Another interesting fact:
"Consider, for example, that the 2009 budget for homeland security (the folks that protect us from terrorists) will likely be about $50 billion. Don't get us wrong, we like the fact that people are trying to prevent terrorism, but even at its absolute worst, terrorists killed about 3,000 Americans in a single year. And less than 100 Americans are killed by terrorists in most years. By contrast, the budget for the National Highway Traffic Safety Administration (the folks who protect us on the road) is about $1 billion, even though more than 40,000 people will die this year on the nation's roads. In terms of dollars spent per fatality, we fund terrorism prevention at about $17,000,000/fatality (i.e., $50 billion/3,000 fatalities) and accident prevention at about $25,000/fatality (i.e., $1 billion/40,000 fatalities). This huge imbalance tells us that our priorities are seriously out of whack. (And don't even get us started on bigger killers like heart disease!)"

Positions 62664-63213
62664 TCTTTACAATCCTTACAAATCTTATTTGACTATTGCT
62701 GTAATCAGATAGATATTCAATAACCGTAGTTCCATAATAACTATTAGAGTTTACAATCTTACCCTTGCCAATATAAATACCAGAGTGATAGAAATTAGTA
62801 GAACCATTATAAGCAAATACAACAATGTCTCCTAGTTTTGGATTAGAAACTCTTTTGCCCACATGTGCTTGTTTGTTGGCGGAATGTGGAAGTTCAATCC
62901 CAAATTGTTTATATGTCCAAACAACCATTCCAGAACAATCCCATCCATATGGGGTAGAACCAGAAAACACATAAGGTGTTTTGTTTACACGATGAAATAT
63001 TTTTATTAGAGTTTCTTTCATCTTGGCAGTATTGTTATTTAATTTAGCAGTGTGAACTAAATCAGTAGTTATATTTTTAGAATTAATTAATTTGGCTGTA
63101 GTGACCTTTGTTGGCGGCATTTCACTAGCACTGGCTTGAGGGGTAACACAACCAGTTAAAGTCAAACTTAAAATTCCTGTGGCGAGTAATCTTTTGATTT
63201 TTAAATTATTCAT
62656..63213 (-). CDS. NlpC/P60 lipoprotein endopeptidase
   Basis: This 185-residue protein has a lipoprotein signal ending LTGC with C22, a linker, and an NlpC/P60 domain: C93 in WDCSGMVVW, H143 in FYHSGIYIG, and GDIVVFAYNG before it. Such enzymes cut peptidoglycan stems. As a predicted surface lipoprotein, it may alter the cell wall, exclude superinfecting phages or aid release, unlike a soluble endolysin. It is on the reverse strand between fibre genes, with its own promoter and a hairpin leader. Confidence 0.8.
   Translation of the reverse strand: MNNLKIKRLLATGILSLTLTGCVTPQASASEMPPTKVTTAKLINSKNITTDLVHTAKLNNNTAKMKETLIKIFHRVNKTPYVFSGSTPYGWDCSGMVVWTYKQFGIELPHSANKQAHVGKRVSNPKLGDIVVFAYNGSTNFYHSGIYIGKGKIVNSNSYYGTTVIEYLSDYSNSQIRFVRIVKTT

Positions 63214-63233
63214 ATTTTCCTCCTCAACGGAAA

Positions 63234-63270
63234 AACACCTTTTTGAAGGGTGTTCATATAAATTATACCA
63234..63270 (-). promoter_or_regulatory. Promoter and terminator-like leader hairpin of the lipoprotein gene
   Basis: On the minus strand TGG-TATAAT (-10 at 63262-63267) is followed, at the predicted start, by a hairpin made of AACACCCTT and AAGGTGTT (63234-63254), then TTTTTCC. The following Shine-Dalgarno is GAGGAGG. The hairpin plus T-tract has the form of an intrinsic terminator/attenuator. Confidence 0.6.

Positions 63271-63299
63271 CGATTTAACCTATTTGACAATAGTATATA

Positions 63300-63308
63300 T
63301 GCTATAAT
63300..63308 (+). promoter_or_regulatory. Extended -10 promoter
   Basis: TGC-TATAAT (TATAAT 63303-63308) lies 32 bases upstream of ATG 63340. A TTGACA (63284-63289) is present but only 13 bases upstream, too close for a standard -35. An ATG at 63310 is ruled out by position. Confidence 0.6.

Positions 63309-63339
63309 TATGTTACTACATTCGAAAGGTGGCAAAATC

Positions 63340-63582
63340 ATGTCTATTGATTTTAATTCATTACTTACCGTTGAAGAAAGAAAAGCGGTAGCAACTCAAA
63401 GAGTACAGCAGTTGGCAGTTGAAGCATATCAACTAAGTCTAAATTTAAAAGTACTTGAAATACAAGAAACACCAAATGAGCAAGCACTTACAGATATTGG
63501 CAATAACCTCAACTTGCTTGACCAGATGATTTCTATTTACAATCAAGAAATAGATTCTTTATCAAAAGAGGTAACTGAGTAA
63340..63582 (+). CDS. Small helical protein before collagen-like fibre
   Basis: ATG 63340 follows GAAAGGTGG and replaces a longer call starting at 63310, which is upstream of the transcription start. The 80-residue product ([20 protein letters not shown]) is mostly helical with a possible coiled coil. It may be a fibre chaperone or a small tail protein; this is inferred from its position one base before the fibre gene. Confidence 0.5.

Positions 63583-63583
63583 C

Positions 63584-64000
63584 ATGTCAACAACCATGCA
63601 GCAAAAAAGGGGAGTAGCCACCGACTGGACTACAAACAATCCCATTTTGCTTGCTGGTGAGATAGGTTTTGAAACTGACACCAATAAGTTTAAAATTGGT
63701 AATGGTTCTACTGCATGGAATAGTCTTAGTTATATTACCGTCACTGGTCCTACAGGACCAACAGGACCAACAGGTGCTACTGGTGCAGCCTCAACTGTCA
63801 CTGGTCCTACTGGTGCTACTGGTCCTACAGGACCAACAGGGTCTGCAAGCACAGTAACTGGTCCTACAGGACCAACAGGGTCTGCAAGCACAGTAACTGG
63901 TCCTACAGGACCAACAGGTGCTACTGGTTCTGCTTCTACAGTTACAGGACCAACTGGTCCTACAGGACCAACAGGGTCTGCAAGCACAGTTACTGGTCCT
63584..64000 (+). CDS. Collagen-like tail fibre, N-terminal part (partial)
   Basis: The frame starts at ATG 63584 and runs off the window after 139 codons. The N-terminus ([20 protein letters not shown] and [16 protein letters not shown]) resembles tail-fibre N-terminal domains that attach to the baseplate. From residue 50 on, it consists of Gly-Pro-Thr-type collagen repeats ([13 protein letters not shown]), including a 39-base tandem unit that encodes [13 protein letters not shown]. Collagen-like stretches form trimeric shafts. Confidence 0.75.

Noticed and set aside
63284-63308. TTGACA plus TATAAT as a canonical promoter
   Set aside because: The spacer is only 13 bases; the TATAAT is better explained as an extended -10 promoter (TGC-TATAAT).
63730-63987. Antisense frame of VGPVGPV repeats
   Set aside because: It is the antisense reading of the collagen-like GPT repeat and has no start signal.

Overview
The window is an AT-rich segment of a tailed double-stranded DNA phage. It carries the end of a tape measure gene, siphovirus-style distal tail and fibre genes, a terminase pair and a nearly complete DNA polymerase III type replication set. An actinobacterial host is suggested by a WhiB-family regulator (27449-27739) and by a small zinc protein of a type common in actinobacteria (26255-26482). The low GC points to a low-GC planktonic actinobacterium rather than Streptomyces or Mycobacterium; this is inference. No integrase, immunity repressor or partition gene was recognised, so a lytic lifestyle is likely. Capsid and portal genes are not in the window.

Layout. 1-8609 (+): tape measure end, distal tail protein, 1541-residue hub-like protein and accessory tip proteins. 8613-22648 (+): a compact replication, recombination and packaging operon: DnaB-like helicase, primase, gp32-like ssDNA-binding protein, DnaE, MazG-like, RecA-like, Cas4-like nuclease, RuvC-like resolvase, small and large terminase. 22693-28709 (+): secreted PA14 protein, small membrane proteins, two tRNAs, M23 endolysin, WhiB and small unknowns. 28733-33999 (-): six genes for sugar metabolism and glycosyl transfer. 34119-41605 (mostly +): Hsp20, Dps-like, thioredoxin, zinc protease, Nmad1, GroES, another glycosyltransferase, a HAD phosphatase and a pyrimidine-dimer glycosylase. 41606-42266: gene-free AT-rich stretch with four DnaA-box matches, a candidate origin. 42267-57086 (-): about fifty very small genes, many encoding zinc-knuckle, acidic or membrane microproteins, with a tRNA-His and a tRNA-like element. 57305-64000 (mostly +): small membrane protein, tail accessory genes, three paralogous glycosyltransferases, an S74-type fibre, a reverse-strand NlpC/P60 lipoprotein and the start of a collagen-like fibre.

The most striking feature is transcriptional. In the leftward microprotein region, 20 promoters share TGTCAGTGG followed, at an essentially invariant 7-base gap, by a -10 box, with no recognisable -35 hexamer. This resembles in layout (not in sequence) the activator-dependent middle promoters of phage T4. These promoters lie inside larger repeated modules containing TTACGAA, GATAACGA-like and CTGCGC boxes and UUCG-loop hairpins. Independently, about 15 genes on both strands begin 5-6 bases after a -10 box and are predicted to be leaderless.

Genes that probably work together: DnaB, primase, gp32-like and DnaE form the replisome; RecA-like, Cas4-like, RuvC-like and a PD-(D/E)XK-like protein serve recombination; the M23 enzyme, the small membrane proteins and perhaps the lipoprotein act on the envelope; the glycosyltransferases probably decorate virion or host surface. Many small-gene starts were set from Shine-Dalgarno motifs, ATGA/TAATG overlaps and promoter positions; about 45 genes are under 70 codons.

Is our risk assessment model flawed? IMHO it is not the model that is problematic here, but we as a society have failed in the first place (why do we have terrorists attacks? why are there mass shooting incidents?) barring the natural disasters. Why do we allocate more resources to those possible events that has a low frequency but a high impact? I argue that this is due to the true human nature; we, human beings, feel a higher impact if something happens in burst rather than gradually even if the latter is causing more damage in the long run. Can we (as citizens or as governments) change our perceptions (be a lot less afraid of recent bad incidents) and focus on the latter? I think the real problem is not the fear factor or the accrual damage caused but the fact that most of the burst incidents are caused by extremist elements and the victims have neither control nor any involvement (in other words, there are unfortunate reactions without any actions (involvement) - is this what we call "fate"?). We can make a similar argument about natural disasters.